After a night at anchor in the small town of Gran Tarajal, south coast of Fuerteventura we felt the pain of swell (almost no sleep) was worth it, crystal clear and relatively warm water, at least by our standards, ca 22 C. The wind & wave forecast looks promising so we might stay here for some time.Deep lava sand guarantees perfect grip for the anchor. Last anchorage at Isla Graciosa looked ok but after checking the anchor and bottom it showed no more than 30-40 cm sand over rock which made us nervous for the grip whenever we left the boat. Back to Tarajal. According to our pilot book, Tarajal is a place that “offers a glimpse of how the island must have been before the tourist boom took off”. We agree with the author, and really like this “under developed status” as we are not very keen on having “24/7 Full English Breakfast” places and waiters trying to convince you to use their restaurant. We love places with spanish language only menus or even better no menus. Another positive feature of Gran Tarajal was very artistic mural paintings on almost all walls. Most themes from the sea.
Before coming here we spent 8 days in the new Marina of Arrecife, Lanzarote, about 60 nautical miles north from Tarajal. We liked the place a lot partly because of the “non touristy” feel and the opportunity for long walks and hikes. We really recommend the brand new marina. Relatively low marina prices (around 30 €) and extremely service minded staff. The other two marinas close to ours charged between 60 and 80 Euros a night for our size of yacht even though this is low season and the marinas are almost empty.
As suspected, since leaving the Iberia peninsula, heading south, we have had really perfect sailing conditions. Only disappointment so far has been that we have not had any luck with the fishing. We clearly need to consult a pro to get some tips. At Graciosa we had a drink with a nice German couple who had made a circumnavigation. They told us about a rather scary situation when they got a Blue Marlin, ca 2.5 meter long which had a weight of 175 kilo. As they had really heavy gear they had to reel in the giant fish. Unfortunately the Marlin died before they were able to disentangle the line and the hook. All big game fish companies today release the fish to ensure they have something left to catch.
SInce 24 hours we are now safely anchored in the bay of Playa Francesa, Graciosa Island. A narrow sound separates Isla Graciosa from its much bigger neighbour island of Lanzarote. The sail from Madeira to this anchorage was about 270 miles, and we underestimated the speed that averaged 7.2 knots so we had to slow down to avoid arriving in darkness, cloud cover, new moon. Slowing down meant using almost zero headsail, spending 5 hours doing the last 15 miles in heavy swell, not very nice, but we think it was the right thing to do with these conditions and a unknown anchorage. We are alone except for a german sailing boat here in the bay which can have more than 2 dozen boats in the “high season”, i.e. Sept-Nov. The water temp is between 22-23 C, and the air is ca 24 C. As the wind is still up in the 30+ knots until tomorrow noon, we will stay onboard, reading, checking news on the net, planning a feast dinner made up of minced meat and cabbage (aka “Kålpudding” in Swedish) for this evening. Tomorrow we expect to be able to use our rib to get to the small village of Caleta del Sebo, a small settlement with a marina, a couples of mini mercados, restaurants and bars, 3-4 km from our anchorage. The day before we arrived, Lanzarote measured 41.3 C, which is a record May temp in Spain since weather stats started in the 50’s.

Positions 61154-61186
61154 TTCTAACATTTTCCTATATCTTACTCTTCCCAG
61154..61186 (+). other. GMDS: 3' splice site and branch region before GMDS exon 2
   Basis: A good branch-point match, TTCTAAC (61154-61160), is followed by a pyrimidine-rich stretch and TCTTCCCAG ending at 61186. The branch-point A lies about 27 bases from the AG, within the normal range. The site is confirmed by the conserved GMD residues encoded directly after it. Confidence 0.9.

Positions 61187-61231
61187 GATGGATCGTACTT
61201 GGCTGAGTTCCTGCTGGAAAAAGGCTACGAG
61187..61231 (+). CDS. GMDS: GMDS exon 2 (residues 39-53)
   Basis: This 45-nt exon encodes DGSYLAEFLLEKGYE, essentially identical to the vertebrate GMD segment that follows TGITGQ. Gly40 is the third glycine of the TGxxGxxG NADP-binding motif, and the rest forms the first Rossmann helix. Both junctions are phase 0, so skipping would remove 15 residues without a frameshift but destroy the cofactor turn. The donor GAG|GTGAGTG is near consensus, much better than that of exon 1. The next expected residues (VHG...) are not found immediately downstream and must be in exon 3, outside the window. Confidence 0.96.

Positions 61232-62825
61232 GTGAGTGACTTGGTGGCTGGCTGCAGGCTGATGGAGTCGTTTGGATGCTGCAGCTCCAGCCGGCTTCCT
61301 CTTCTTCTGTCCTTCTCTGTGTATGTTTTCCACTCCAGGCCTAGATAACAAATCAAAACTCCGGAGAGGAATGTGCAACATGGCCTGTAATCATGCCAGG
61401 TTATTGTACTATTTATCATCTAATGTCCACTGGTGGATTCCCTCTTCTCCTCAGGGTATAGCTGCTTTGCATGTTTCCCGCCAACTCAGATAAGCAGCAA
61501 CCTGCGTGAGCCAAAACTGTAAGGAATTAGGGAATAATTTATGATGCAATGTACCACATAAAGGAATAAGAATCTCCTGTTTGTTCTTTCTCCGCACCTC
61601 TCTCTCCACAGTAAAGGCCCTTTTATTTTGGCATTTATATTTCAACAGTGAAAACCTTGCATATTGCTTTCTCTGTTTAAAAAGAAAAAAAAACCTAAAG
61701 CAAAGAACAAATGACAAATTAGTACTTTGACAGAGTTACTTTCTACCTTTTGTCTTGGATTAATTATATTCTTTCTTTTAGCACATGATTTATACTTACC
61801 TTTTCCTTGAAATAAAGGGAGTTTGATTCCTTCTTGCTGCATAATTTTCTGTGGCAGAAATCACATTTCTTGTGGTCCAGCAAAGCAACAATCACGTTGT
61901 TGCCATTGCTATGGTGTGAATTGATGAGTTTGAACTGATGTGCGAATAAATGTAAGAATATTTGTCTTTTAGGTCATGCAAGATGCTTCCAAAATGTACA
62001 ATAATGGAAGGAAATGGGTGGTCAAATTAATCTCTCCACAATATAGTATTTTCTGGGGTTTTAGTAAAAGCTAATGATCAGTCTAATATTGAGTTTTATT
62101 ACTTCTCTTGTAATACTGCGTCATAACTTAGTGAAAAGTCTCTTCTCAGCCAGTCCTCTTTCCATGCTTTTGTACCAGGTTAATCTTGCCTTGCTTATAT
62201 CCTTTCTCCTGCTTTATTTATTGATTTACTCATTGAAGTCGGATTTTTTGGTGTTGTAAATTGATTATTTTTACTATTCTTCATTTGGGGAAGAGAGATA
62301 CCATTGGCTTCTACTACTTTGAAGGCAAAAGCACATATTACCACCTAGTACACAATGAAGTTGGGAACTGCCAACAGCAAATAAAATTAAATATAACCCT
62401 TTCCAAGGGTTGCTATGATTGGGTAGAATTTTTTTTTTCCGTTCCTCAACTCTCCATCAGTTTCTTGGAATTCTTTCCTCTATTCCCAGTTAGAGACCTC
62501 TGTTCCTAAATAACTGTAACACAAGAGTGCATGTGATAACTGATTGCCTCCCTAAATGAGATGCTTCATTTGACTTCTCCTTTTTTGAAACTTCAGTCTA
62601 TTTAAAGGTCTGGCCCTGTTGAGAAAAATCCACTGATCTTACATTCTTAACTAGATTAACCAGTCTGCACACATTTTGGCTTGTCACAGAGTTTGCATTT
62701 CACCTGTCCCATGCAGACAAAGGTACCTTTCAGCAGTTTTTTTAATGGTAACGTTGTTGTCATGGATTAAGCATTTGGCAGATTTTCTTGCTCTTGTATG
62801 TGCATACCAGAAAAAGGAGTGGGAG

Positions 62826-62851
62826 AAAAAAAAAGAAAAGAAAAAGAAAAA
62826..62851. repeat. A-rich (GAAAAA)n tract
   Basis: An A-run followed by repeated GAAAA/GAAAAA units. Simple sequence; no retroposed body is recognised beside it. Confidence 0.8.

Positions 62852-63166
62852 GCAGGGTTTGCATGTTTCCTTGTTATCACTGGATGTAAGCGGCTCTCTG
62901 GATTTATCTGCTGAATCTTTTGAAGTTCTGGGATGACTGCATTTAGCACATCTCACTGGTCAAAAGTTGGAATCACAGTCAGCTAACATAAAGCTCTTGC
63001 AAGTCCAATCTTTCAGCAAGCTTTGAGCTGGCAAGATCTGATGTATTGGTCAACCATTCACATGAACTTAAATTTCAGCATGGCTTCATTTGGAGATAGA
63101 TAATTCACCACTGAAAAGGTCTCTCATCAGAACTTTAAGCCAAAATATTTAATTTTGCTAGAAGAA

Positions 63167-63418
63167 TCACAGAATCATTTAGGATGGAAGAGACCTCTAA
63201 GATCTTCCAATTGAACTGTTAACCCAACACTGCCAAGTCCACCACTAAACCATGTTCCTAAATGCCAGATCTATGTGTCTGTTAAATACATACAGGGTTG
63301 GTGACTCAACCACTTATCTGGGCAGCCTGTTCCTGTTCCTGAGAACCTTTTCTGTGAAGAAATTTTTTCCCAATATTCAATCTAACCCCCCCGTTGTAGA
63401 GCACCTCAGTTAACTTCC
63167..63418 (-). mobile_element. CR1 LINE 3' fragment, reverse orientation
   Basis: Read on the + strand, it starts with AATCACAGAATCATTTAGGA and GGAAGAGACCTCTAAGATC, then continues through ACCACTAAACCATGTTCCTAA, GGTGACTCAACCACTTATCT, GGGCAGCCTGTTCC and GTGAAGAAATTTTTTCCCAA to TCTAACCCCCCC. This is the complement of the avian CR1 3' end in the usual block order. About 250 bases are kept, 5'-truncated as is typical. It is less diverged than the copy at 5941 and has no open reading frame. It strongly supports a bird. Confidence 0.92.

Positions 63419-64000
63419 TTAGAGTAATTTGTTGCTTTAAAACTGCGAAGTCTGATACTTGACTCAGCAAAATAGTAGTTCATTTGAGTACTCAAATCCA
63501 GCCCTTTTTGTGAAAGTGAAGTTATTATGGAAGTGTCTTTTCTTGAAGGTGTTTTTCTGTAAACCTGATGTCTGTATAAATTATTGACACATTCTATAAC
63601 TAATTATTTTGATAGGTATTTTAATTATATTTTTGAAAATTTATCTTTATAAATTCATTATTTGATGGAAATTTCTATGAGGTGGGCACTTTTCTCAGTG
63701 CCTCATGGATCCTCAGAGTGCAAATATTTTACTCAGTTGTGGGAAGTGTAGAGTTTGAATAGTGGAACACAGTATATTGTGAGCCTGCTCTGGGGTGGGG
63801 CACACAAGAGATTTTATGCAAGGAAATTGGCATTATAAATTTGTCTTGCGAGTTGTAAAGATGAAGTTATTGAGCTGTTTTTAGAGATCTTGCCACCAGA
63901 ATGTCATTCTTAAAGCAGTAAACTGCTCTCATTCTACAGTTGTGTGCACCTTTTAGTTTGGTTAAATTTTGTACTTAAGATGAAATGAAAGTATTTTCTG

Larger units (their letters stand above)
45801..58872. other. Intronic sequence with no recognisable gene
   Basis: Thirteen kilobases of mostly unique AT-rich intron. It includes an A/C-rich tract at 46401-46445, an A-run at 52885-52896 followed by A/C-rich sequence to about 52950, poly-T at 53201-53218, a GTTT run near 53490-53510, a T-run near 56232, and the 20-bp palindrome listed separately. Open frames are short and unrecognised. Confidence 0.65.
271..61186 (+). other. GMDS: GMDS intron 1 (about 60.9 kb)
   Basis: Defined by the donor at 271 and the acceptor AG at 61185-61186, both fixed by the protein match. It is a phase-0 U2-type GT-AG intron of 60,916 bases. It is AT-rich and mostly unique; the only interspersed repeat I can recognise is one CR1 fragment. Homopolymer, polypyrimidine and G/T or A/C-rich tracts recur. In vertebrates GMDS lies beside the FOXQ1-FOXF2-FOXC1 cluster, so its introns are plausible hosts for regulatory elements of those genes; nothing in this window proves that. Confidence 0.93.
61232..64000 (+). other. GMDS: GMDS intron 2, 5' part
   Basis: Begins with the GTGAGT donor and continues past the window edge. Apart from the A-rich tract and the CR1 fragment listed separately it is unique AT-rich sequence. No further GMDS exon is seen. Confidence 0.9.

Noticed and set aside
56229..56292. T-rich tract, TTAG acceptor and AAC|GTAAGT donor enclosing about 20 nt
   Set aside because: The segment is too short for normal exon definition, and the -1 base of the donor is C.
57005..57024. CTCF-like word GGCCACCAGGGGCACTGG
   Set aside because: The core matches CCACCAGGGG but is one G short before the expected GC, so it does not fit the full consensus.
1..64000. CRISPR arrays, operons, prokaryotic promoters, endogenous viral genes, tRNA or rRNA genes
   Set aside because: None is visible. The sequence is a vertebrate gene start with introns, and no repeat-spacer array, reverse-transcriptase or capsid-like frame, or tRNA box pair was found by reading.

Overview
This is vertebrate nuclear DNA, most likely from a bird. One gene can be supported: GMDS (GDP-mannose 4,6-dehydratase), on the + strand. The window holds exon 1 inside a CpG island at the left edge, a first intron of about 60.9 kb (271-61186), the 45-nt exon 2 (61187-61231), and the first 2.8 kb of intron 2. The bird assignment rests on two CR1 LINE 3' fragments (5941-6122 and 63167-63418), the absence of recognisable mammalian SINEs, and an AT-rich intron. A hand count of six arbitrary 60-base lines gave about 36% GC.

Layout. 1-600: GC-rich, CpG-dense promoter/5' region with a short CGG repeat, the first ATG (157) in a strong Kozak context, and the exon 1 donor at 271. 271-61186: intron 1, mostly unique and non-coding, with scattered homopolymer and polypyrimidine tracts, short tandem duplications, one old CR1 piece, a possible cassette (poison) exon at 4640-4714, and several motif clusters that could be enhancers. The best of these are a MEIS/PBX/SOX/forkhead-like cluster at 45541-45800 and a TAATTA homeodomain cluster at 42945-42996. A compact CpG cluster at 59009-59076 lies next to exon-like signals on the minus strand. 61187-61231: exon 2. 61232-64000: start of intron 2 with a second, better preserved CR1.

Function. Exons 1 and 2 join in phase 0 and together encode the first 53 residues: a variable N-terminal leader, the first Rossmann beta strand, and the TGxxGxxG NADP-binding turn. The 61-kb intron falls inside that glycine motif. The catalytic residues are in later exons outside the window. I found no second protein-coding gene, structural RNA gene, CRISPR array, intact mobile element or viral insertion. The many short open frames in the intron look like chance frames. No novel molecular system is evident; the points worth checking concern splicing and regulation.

We have now spent a week exploring “Grand Madeira”, the mainland of the Madeira archipelago. Tomorrow, weather dependent, we are off to Graciosa, a Canary Island close to Lanzarote, where we hope to be able to anchor for a couple of weeks. Madeira is very different compared to Porto Santo. The whole Island feels like you are permanently inside a huge greenhouse. Besides abundance of flowers and exotic “green stuff”, the island is also a heaven for geologist (we guess anyway). We rented a Nissan Micra for a couple of days and I felt sorry for the engine and brakes having to cope with a lot of 15 degrees slopes. Another big difference to Porto Santo is the lack of sand beaches. If you want a (safe) swim in the sea you have to settle with natural sea pools where the tide fills the pools with fresh seawater and makes it safe to have a swim. The swell on the windward (north shore) is magnificent and makes these waters great surfing grounds, several times of the year there is 8 meters waves before break on specific places on the north shore.